Volume 7, Issue 1 (Vol.7 No.1 Oct 2018)                   rbmb.net 2018, 7(1): 29-23 | Back to browse issues page

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Jalali S A, Homaei Shandiz F, Tavakol Afshari J, Davarpanah Tanha Ghochan M, Nikpoor A R, Mohammadi M. Status of FAS and FAS Ligand Gene Polymorphisms in Patients wi th Breast Cancer in Northeastern IRAN. rbmb.net. 2018; 7 (1) :29-23
URL: http://rbmb.net/article-1-174-en.html
Department of Immunology, Faculty of Medicine, Mashhad University of Medical Sciences, Mashhad, Iran & Allergy Research Center, Mashhad University of Medical Sciences, Mashhad, Iran.
Abstract:   (1835 Views)
Background: The First apoptosis signal (FAS) and First apoptosis signal ligand (FASL) genes initiate the apoptosis pathway, playing a central role in the tumor growth and metastasis. Gene polymorphisms including -1377 G/A in the promoter region of FAS and -844 C/T in the promoter region of FASL have shown to change the transcription activities of these genes.

Methods: In this study we evaluated association of these polymorphisms with risk of metastasis of breast cancer, in a population selected from Mashhad, Iran. A total of 115 patients with breast cancer and 115 controls were recruited in this case-control study. Polymerase Chain Reaction-based Restriction Fragment Length Polymorphism (PCR-RFLP) was applied for genotyping on extracted DNA from participant’s blood. Unconditional logistic regression was used to estimate cancer risk by calculating odds ratios (OR) and their 95% confidence intervals (95% CIs).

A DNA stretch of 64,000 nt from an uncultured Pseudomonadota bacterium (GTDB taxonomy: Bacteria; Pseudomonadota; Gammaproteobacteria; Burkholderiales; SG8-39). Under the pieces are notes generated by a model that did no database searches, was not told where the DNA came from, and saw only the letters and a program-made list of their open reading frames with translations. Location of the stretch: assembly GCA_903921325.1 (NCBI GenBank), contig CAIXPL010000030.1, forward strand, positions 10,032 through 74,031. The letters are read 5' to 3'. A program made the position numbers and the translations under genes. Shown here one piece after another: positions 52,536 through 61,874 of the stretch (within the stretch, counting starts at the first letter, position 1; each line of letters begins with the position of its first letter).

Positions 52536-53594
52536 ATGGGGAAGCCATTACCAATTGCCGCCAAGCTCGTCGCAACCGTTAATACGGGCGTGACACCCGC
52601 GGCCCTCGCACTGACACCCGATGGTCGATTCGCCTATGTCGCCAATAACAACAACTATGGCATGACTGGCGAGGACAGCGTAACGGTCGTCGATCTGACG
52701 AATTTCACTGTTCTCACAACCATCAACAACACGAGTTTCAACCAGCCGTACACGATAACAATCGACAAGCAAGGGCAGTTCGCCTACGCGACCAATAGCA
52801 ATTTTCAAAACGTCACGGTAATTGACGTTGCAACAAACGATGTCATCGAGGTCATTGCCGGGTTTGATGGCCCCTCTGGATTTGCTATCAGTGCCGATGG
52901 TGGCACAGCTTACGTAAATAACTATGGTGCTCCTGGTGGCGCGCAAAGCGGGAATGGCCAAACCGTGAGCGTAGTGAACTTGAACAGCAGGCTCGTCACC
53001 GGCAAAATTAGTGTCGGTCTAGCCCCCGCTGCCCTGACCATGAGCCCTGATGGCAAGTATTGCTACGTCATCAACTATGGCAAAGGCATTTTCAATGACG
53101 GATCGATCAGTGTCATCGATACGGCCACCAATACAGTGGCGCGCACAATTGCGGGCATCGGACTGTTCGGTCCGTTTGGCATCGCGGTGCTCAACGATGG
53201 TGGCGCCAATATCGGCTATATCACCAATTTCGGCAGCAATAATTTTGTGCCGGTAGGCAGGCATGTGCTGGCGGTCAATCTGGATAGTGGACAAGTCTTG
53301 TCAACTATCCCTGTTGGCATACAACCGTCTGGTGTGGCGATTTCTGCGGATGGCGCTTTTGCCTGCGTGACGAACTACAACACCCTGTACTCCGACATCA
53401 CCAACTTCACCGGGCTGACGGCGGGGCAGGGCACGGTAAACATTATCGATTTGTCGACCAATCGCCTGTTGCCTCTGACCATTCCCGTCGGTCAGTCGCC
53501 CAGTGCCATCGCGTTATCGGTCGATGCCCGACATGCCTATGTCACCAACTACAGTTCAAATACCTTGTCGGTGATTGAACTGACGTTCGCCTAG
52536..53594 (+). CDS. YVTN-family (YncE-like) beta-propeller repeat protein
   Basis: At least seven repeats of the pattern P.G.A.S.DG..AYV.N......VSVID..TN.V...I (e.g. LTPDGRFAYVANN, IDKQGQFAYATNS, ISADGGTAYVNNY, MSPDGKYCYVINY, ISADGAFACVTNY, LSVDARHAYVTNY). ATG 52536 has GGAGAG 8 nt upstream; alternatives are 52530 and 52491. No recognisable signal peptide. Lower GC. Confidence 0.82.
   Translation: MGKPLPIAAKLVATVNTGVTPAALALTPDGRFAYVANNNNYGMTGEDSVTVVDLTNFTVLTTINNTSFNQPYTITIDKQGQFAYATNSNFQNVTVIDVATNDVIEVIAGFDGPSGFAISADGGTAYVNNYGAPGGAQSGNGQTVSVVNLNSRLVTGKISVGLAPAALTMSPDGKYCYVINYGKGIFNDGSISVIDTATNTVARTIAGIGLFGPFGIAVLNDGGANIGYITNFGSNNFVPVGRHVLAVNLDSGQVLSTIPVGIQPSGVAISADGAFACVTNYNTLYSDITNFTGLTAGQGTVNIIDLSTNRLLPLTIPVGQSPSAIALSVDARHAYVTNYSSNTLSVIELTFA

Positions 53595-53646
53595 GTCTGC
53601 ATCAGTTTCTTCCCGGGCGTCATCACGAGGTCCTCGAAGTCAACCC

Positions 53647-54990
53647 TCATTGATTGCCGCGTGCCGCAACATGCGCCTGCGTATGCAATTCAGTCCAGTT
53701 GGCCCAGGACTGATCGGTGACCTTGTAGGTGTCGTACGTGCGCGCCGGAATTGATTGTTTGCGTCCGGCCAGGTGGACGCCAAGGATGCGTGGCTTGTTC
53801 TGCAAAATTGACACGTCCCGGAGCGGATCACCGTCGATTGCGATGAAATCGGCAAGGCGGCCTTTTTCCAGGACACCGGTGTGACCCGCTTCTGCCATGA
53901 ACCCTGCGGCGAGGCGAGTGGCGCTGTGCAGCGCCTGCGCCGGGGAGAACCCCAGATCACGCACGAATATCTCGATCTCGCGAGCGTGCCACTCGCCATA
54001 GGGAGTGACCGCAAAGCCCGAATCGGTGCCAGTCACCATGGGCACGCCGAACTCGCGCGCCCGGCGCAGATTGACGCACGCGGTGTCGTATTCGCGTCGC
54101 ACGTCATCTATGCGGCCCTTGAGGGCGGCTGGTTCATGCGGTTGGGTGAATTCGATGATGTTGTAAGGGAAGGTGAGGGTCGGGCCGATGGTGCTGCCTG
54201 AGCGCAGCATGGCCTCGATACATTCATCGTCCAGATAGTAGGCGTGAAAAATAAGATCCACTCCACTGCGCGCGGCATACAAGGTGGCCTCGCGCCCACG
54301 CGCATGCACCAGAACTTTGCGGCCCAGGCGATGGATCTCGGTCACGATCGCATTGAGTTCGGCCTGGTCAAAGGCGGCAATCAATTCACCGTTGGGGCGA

Results: There was no significant association between these genetic polymorphisms and breast cancer risk. Additionally, our results showed no significant influence from the above mentioned gene polymorphisms on metastasis of breast cancer.

Conclusions: These results suggest that the FAS-1377G/A and FASL-844 C/T gene polymorphism don’t have much influence on the susceptibility to metastasis of breast cancer in northeastern Iranian population. Therefore, we suggest to investigate impact of other candidate gene polymorphisms on metastasis of breast cancer for future research.
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Type of Article: Original Article | Subject: Immunology
Received: 2017/06/24 | Accepted: 2017/08/24 | Published: 2018/02/26

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